Discovering the new hot startups to invest in today moves beyond traditional methods, and is enhanced by better tools, automations and processes. After all, VCs are driving the new tech advancements across the board, and surely they need to also join the tech revolution themselves.

4. Waiting for startups to gain business traction

Early stage startups will not be revenue positive. This is simply the truth. But there are signs that can let VCs know whether the startups are a good investment or not. 

Choosing startups to invest in begins with a good idea. The startup has to be about a good idea. But it goes so much further than this. We all know they are a dime a dozen. However, if the ideas are not backed up by data and the right founders, the startups cannot grow into a business worth investing in. Promising startups also have good business planning. Part of this is setting up processes and not skipping important steps. From market analysis to growth plans and marketing strategy, they can all offer you relevant data. To know if a startup has processes in place it’s enough to look at their website, Social Media channels, blog and the profiles of the founders, and to ask for some data. Gather all this data in one place and work out if the startup’s way of doing things is about chaos or processes. 

5. Receding investments in a recession 

Tough times breed great business ideas and some of the most persevering founders. If a business thrives during tough times, it will surely fly during good times. Even if the economy is uncertain, don’t recede your investments. In the end, you’re not investing on a few months horizon. Your returns will show years from when you invest and years after the crisis has passed. Keep this in mind during turbulent times.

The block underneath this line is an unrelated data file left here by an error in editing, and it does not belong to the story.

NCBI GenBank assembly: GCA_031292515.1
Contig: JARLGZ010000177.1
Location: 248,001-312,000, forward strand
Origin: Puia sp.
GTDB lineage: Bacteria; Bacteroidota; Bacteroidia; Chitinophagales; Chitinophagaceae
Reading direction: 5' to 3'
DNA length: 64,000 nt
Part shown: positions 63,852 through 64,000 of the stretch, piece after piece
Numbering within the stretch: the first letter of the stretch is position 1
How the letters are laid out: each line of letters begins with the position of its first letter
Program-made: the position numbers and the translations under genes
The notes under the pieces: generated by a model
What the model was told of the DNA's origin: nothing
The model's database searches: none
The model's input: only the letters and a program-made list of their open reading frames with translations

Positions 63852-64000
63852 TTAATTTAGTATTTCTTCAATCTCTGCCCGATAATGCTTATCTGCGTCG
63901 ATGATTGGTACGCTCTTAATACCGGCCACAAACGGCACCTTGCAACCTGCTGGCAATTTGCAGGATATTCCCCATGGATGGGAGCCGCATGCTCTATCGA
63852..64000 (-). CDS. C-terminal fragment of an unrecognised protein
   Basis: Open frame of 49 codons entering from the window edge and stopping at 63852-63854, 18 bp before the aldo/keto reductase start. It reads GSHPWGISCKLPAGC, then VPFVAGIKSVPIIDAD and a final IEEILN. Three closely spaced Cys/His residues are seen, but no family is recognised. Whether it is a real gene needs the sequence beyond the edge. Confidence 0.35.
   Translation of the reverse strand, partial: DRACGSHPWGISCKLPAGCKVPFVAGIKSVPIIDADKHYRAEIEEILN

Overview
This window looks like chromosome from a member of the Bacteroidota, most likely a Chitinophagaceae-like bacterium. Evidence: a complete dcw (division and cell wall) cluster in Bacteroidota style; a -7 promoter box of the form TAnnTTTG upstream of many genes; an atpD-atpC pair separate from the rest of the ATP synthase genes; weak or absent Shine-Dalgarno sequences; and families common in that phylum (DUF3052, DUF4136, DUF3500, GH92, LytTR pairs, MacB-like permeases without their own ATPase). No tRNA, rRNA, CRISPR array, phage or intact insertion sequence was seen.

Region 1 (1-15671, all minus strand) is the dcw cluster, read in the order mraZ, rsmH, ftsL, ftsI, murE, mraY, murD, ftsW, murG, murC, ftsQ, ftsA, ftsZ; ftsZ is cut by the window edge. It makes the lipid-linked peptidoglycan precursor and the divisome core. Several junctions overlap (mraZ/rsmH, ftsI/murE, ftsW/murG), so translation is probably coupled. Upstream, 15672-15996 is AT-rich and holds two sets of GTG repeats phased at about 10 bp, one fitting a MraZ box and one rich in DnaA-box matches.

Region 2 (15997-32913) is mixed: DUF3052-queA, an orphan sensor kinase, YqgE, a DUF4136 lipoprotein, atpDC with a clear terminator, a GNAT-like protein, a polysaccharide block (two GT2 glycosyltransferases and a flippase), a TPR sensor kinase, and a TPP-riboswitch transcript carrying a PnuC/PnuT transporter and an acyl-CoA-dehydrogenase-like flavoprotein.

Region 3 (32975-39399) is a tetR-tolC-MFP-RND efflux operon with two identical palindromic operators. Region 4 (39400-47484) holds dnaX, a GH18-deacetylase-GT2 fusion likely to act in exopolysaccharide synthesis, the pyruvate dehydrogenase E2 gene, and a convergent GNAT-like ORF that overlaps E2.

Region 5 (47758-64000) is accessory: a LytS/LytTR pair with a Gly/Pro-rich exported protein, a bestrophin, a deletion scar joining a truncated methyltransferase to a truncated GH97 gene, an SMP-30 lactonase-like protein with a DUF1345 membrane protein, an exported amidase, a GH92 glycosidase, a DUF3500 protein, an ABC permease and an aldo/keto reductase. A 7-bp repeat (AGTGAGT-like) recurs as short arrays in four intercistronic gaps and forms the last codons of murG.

6. Not being hands on

Apart from funding, startups need access to investors’ networks. And especially to their knowledge. Simply investing in a startup is not enough to ensure returns. Many founders aren’t experienced. Many founders have invested all their time into planning and developing their startup, not into growing a network. Supporting a startup with more than finance increases its chance of success. Obviously, it increases your returns too. When choosing startups to invest in, make a plan regarding what else you are willing to invest. Think of mentors, courses, bootcamps, and software to support the startup’s growth beyond immediate revenue. 

7. Relying on associates for manual tasks

Great VC firms have associates to spare. And they rely on them for most of the work. This means many aspects of the work are highly manual. But imagine what would happen if associates were upgraded from manual work to high value work. This can be done by automating most manual tasks and getting associates to work with input from those automations. As we’ve said in a previous article, automation can lead to a highly effective deal flow and due diligence platform.

These are just the first steps. Once you have them in place, you can move on to automating many other parts of your firm that will simplify the process of choosing startups to invest in. 

8. Don’t make finding a unicorn your VC investing strategy

If a startup’s financial goal is to “make a billion dollars”, walk away. Rather than hunting for a unicorn, hunt for the startup’s data. Look at whatever metrics you can find and understand how the startup approaches data. This will tell you everything you need to know about the startup’s future success or lack thereof.

No matter what your experience is, no matter who the associates or the partners in your firm are, nothing beats data. Even superstar VCs have a slim chance to discover a unicorn. A startup has a 0.00006% chance of becoming a unicorn. That means three out of every five million companies. In conclusion, when choosing startups to invest in don’t make finding a unicorn your goal. 

 

Venture Capital has been and will be an important source of financing for startups. They solve a very important challenge in market economies: connecting founders with good ideas to investors with good funds. However, Venture Capital firms need to have solid returns. This makes choosing startups to invest in a high stakes step that should be done with good processes in place. Many VCs have come to this conclusion and have developed software that takes human bias out of investing. This way, there is hard data to look at and on which to base decisions.